How new laws are changing Silicon Valley real estate
There is not enough housing in California—a fact that contributes to this area’s high prices and price stability- even in a bad economy. Understandably, many are pushing to increase the amount of housing, especially affordable housing, throughout the state. While this goal is certainly laudable, the implementation of certain measures that seek to increase housing density have met with a great deal of resistance. Although some argue that opponents to these measures are merely resorting to “Not-In-My-Backyard” thinking, others admit that there are legitimate issues related to traffic congestion, parking, and safety that must be considered.
The three most often discussed, and controversial topics related to housing density are Proposition 9, Proposition 10, and the “Builder’s Remedy.”
California Senate Bill (“SB 9”)
On September 16, 2021, Governor Gavin Newsom signed SB 9 into law in an effort to increase housing production, streamline the permitting process for new construction, and increase housing density. This law took effect January 1, 2022.
Under this new law, local jurisdictions must ministerially approve two types of projects if certain basic and objective criteria are met. These types of projects are:
- Splitting a single-family residential lot (RD-1 to RD-10) into two lots (a.k.a., an Urban Lot Split); and
- Adding a second dwelling unit in areas zoned only for single family residences.
Taken together, local jurisdictions are generally required to allow owners of land that currently contain a single-family house to split the lot and build a duplex on each half. Thus, there would be four housing units where one had previously stood.
To prevent developers and speculators from taking advantage of these new rules, there are specific provisions that include, among others:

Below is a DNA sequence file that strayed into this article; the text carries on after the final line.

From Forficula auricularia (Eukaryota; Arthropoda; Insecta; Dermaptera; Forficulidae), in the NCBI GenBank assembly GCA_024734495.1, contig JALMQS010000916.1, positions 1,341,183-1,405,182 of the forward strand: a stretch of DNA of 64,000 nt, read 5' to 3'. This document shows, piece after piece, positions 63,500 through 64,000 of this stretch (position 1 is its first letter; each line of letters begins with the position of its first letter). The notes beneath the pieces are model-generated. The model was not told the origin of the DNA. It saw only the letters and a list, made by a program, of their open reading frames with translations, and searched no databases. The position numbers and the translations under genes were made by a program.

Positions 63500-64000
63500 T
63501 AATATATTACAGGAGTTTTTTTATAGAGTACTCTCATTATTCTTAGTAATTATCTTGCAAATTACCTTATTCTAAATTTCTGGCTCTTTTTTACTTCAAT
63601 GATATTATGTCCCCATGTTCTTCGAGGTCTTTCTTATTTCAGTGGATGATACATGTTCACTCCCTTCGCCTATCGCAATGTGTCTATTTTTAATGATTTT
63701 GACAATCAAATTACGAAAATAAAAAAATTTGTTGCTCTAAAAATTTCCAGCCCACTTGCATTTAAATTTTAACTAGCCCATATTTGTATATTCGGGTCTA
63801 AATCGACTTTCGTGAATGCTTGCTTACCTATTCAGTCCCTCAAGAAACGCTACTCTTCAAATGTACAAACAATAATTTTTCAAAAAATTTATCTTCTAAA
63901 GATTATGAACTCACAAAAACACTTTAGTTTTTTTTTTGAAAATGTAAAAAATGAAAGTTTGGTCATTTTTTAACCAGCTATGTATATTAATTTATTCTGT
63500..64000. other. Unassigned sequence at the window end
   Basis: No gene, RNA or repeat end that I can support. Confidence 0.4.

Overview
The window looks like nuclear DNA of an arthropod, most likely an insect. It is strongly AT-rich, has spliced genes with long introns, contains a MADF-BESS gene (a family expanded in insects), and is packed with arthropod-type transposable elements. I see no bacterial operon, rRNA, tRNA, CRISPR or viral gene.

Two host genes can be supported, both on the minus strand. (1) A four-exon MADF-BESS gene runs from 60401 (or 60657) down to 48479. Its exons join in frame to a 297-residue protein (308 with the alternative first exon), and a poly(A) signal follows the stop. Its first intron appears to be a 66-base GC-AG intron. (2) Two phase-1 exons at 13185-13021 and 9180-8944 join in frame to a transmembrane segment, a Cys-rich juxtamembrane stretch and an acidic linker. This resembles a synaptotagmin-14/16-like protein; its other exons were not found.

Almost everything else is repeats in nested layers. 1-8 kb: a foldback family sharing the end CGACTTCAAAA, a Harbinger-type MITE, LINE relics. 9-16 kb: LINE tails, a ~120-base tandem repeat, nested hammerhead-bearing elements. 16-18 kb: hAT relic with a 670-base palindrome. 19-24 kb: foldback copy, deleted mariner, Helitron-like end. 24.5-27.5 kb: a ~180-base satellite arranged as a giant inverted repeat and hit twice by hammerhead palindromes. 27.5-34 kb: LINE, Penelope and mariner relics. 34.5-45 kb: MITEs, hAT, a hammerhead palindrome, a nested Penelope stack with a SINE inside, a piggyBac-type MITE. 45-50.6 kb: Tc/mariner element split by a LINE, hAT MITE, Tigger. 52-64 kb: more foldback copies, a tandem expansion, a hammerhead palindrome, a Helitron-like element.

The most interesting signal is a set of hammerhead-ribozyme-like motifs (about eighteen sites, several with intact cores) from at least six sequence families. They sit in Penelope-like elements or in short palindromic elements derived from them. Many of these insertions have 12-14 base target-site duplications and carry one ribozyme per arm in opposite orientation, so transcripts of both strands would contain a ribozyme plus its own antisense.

- The property cannot have been rented within the past 3 years;
- The owner must confirm that they have the intention of living in one of the properties for the next 3 years;
If an application fits within the contemplated criteria, then the local jurisdiction would not have the power to deny the permit even if it would otherwise violate the town or county’s zoning rules.
California Senate Bill (“SB 10”)
SB 10, which was passed and enacted concurrently with SB 9, takes the concept of increased housing density to an entirely new level if the parcel is in a “transit-rich area” or an “urban infill site.”
Under SB 10, local governments are given a streamlined process to rezone certain areas to allow for up to 10 units where there may have only been one before. This is intended to eliminate, or greatly reduce, the amount of delay that the city and developers would face from expensive legal appeals that would take several years or even a decade to resolve.
For example, this rezoning could take effect without the delay and cost often associated with the California Environmental Quality Act (“CEQA”) compliance. While SB 10 does exempt towns and other governmental units from CEQA litigation, it does not relieve the project developer of CEQA compliance, so the overall benefit may be limited.